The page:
ST. LOUIS COUNTY, Mo. – Some north St. Louis County homeowners are trying to put the brakes on a MoDOT sound wall project.
Sound walls have prompted concerns for many people in the Hathaway Manor North Subdivision near Interstate 270 and Old Halls Ferry Road. Concerned residents fear the walls will become a safety hazard and hurt the value of their homes.
Curtis Faulker says there are big issues with the traffic that the wall would worsen.
”It blocks vision from individuals coming off the highway doing 60 miles an hour, and it also blocks vision of people who are entering Dunn Road,” said Faulker. “They can’t see that traffic coming off as well.”
The sound walls would be around 12 to 20 feet tall. Plans for the sound walls came with the I-270 North Improvement Project. There are already sound walls on one side of Interstate 270. The sound walls will cost around $46,000.
MoDOT says they’re required by federal law to see if people affected by increased highway noise want noise mitigation measures, like sound walls. MoDOT took a poll in the neighborhood. They apparently got 18 “yes” votes to move forward.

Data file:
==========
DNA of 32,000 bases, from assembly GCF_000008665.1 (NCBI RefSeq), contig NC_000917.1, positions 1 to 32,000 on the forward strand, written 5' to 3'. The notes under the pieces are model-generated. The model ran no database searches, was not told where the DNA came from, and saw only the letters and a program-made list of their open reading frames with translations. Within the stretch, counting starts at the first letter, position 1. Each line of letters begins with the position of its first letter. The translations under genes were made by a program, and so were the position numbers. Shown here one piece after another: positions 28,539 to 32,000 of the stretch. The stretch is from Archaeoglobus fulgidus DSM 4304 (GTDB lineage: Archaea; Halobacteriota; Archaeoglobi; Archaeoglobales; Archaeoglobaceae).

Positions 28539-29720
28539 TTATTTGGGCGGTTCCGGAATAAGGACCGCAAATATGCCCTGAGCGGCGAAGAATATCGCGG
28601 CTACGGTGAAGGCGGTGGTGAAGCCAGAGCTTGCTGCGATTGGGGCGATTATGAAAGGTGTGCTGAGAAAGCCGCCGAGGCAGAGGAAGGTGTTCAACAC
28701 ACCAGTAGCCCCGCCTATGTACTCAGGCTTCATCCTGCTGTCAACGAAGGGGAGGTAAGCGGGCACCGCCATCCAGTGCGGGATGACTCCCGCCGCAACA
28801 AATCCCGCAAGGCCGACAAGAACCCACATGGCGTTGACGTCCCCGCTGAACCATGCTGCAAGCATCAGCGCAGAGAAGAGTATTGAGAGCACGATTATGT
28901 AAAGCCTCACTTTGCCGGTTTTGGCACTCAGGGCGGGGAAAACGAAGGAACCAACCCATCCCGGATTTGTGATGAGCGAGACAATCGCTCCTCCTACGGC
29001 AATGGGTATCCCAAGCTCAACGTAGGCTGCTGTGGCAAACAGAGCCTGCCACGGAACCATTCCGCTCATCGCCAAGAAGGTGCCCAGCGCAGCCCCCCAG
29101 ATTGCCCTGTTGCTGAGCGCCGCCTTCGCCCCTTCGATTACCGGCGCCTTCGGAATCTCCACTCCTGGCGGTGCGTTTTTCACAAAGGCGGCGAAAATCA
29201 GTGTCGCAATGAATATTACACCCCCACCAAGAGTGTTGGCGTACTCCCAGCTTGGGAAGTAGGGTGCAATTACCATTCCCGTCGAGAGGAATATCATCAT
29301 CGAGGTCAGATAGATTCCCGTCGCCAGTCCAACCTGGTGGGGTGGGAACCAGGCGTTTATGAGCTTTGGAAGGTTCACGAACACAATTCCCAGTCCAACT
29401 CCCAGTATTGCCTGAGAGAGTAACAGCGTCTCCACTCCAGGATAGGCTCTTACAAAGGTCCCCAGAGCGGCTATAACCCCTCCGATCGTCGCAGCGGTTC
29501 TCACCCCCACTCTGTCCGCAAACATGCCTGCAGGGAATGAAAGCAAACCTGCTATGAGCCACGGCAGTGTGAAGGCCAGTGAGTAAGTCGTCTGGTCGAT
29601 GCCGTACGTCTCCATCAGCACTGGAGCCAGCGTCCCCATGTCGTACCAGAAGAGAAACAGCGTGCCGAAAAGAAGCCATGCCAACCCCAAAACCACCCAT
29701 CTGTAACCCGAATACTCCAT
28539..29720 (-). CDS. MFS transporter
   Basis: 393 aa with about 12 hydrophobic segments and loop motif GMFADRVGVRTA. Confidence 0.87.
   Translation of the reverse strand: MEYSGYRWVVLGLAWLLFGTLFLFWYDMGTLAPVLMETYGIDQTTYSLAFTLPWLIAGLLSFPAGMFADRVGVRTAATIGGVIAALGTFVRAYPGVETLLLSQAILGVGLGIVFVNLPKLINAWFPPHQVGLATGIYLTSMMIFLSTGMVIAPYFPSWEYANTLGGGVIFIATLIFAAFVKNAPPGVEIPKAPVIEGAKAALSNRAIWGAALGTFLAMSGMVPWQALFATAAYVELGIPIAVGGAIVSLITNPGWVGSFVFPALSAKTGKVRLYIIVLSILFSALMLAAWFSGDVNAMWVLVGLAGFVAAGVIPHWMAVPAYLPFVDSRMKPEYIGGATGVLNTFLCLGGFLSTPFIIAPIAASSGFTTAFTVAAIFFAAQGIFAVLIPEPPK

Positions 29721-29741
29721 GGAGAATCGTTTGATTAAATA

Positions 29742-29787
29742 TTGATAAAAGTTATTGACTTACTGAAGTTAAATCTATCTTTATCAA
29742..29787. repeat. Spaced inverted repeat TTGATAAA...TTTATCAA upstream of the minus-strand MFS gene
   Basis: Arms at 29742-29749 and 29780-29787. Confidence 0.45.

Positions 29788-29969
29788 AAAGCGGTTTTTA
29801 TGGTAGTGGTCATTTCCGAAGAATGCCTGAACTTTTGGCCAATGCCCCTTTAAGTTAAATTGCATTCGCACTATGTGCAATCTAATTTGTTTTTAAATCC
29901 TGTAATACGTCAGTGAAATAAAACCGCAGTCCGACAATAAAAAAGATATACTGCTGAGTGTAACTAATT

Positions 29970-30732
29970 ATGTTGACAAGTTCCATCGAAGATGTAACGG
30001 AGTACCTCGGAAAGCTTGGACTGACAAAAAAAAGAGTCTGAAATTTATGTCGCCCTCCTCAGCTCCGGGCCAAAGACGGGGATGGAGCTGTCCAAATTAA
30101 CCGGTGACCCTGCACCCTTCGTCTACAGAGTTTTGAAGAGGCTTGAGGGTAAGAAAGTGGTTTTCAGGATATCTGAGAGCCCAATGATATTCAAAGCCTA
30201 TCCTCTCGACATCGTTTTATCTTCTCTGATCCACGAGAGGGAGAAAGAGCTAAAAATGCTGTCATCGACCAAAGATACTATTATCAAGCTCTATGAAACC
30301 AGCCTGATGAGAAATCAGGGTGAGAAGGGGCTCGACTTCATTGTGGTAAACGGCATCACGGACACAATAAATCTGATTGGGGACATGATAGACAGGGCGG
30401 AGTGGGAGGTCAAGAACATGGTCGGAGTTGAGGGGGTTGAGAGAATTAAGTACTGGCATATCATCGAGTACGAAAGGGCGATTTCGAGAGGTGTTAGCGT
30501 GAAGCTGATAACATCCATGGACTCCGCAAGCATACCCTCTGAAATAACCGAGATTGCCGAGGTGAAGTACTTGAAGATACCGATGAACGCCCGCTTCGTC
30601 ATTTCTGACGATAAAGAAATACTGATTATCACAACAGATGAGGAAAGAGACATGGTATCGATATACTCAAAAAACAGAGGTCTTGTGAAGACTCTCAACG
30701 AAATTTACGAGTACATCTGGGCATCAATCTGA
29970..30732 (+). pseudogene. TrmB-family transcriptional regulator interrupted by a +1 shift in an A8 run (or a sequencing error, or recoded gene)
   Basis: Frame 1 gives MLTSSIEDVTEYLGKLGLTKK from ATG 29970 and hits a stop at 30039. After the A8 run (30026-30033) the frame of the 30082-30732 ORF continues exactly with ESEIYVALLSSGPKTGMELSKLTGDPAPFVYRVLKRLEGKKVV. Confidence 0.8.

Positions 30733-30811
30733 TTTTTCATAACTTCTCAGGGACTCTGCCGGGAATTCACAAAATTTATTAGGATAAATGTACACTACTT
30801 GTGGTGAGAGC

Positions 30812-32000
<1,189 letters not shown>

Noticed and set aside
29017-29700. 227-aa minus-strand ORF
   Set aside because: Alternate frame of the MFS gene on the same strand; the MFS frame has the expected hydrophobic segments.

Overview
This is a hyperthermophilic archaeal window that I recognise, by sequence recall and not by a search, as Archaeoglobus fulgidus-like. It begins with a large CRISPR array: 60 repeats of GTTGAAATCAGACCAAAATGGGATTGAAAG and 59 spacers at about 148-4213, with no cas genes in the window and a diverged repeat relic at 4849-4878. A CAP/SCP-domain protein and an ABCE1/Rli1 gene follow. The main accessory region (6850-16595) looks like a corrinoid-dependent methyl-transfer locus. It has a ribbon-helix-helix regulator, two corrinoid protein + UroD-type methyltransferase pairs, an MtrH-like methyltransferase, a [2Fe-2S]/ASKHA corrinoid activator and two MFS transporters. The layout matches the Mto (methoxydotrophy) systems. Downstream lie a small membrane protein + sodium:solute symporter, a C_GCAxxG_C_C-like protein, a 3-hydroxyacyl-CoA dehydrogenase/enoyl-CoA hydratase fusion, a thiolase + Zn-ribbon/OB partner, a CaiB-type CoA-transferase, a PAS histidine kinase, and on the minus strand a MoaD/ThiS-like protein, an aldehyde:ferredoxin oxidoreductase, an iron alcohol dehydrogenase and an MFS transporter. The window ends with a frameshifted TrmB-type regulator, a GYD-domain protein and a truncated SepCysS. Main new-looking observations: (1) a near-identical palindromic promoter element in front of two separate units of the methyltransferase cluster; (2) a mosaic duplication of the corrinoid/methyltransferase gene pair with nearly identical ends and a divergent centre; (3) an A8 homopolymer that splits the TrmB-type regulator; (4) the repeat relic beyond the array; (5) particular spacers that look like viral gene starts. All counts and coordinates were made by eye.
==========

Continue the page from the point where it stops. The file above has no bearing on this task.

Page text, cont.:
But residents against the sound walls say they went out and collected names of their own and got 25 “no” votes. They say some of the people who initially supported the idea have since changed their mind.
Some opponents contend that MoDOT is not listening.
“I think we’re actually being ignored,” said Tony Chestang. “They gave us 24 hours to go get the petitions, so we hurry up and got the petitions. We put it in the hands of the director of MoDOT, and now they’re telling us, ‘Okay, it’s a done deal.'”
“They could have been more open. They could have come earlier and addressed this issue with us, and I think it would have been handled much better,” said Robbye Covington.
You Paid For It then reached out to MoDOT for comment. They say they started contacting homeowners about the sound walls two years ago. They also shared this statement:
”MoDOT received a majority of votes in favor of the noise barrier, and it was determined that a noise barrier would be built that benefits the homeowners and residents that were contacted.”
Meanwhile, homeowners are currently consulting with a lawyer to see if they have a leg to stand on in their battle against these sound walls.